Three of the four assistants come to the Green Wave from the FCS level. The fourth, Conway, was the co-offensive coordinator/running backs coach/tight ends coach at Texas State for the last four years. Fritz and Conway also have a rather extensive connection that stretches back over three decades.

From the school’s release:

Fritz and Conway have a storied history together that dates back to 1984 when both were in their first stints at Sam Houston State. Since then, the two have worked together at Blinn Junior College, Central Missouri, a second time at Sam Houston State and will reunite at Tulane for the fifth time over the last 31 years.

Fritz was the head coach at Georgia Southern the last two seasons, guiding the Eagles to a 17-7 mark in 2014-15. Those were that program’s first two seasons at the FBS level.

Idaho, NMSU out as Sun Belt members after 2017

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Apparently, Idaho’s sales pitch wasn’t as compelling as they’d like.

Two weeks ago, Idaho unveiled a 19-slide presentation aimed at continuing their football membership in the Sun Belt Conference, membership that was initially granted to both themselves and New Mexico State on four-year terms that are set to expire following the 2017 season.  Looking for an extension, both football programs will instead be looking for new homes in a couple of seasons.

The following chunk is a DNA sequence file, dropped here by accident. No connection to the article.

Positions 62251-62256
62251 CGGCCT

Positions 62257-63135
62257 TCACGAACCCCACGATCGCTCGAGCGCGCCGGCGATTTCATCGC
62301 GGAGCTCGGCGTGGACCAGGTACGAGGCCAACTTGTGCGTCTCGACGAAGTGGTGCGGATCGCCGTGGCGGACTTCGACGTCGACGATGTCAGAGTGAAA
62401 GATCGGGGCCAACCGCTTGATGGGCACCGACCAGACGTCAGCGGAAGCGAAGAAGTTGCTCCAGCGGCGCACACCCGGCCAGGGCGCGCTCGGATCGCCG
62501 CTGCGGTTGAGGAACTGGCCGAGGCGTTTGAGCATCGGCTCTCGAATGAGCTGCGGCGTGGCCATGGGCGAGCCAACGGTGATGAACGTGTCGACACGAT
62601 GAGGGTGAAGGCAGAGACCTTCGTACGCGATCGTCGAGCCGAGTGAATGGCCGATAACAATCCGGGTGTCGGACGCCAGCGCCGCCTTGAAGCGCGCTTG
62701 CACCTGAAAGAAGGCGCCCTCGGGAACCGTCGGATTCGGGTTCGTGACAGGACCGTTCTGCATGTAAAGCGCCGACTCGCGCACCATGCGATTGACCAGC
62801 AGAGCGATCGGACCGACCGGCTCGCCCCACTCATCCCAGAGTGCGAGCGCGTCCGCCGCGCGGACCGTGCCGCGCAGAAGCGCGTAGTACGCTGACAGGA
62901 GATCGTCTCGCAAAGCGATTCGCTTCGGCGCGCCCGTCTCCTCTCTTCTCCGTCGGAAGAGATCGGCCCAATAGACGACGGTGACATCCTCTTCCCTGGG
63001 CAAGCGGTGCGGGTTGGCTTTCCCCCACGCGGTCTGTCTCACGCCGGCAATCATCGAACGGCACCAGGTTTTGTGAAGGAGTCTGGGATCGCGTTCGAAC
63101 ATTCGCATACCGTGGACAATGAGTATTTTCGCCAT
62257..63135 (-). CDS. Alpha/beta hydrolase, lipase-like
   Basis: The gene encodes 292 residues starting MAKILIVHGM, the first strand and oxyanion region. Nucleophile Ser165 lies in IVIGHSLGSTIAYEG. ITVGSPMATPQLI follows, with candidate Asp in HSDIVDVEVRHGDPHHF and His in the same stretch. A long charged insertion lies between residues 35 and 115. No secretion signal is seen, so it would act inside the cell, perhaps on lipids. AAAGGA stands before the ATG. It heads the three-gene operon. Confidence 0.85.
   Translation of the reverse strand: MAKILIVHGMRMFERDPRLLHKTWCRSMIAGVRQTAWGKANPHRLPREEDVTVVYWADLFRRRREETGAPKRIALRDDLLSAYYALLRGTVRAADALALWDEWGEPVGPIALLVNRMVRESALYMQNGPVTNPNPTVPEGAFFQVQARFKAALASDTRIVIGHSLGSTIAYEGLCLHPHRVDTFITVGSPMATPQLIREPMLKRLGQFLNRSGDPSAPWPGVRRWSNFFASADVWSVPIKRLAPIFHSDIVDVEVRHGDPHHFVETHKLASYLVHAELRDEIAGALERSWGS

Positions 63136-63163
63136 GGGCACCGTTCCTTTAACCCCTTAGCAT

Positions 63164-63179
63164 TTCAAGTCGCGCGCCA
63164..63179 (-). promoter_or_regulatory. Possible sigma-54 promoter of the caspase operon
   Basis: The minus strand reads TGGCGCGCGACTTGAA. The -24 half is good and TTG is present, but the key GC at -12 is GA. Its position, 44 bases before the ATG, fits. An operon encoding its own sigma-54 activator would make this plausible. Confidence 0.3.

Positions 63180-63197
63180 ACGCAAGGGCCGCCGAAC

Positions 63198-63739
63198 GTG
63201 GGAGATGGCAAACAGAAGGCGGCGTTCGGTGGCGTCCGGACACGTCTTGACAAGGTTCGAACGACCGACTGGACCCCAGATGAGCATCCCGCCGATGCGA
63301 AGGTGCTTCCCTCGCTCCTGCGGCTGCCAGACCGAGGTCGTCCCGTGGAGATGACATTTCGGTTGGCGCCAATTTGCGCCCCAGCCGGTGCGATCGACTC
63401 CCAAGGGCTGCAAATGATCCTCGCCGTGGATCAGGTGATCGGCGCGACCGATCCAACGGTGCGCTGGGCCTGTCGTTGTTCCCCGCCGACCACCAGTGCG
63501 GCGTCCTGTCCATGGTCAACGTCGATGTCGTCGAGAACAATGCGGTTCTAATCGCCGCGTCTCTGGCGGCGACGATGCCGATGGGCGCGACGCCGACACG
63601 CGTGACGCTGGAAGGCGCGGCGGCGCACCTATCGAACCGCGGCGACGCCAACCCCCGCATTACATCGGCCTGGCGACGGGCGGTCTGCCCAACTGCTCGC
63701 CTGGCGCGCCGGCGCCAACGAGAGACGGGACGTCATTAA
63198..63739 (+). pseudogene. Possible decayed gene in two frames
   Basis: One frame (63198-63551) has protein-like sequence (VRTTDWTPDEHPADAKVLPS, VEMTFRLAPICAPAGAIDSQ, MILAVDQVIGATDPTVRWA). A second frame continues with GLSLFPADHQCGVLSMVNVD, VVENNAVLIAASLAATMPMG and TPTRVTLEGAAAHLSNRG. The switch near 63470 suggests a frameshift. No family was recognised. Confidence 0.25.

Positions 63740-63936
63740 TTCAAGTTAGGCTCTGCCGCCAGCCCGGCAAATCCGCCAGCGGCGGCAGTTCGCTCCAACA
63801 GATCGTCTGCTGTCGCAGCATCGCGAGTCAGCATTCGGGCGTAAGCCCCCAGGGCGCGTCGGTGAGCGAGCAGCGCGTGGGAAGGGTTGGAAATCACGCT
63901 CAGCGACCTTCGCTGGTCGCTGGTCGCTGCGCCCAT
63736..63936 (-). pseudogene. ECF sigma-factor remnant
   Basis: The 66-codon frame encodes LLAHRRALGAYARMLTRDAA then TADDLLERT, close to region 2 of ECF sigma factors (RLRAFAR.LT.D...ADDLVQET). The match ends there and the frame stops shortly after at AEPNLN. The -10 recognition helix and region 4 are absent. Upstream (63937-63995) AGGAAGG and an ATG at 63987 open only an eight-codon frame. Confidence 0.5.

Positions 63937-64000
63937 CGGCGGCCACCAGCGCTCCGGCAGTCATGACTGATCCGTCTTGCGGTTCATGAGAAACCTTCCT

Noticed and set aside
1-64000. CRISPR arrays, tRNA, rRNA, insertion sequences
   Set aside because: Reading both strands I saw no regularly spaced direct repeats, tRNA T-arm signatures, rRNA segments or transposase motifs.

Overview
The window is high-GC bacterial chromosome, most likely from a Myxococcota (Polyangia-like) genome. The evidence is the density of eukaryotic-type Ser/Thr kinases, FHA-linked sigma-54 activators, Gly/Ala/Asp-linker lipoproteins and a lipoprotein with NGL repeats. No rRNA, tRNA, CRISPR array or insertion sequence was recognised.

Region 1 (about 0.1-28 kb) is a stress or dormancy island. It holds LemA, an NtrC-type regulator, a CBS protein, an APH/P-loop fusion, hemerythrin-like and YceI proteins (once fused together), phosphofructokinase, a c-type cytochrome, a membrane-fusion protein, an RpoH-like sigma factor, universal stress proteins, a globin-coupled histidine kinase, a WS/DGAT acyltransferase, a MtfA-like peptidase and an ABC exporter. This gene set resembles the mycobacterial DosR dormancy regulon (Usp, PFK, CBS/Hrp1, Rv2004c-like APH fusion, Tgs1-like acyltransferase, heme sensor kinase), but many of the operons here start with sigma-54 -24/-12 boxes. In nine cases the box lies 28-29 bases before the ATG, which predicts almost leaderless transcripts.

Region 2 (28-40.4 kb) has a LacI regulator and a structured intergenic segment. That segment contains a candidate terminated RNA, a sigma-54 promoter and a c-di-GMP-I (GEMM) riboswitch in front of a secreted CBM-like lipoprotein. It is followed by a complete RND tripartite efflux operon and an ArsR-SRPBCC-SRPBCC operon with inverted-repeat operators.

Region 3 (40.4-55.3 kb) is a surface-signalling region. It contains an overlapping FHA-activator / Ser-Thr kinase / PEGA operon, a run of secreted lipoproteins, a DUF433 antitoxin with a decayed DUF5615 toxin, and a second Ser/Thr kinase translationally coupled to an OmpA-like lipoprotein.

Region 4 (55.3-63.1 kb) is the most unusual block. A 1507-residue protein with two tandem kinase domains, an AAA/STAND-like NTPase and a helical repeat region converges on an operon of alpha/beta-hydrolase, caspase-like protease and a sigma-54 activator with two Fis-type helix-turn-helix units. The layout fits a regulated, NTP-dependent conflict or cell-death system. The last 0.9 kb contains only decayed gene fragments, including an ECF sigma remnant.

What does the denial of extension do to the two football programs impacted by the decision? For the Vandals, it likely means dropping down to the FCS level and joining the Big Sky conference, where there other varsity sports are currently housed. For the Aggies, whose other sports play in the WAC, which doesn’t offer football, another go as an FBS independent will likely be in the offing.

With the impending departures of Idaho and New Mexico State after the 2017 season and the addition of Coastal Carolina for that season, the SBC will settle in with 10 members two years from now.  That 10-member lineup would feature teams from Texas (Texas State), Arkansas (Arkansas State), Louisiana (Louisiana-Lafayette, Louisiana-Monroe), Alabama (South Alabama, Troy), Georgia (Georgia Southern, Georgia State), North Carolina (Appalachian State) and South Carolina (Coastal Carolina).

With the recent decision by the NCAA to deregulate conference championship games, the SBC will still be able to conduct such games with just 10 members instead of the previously-mandated 12.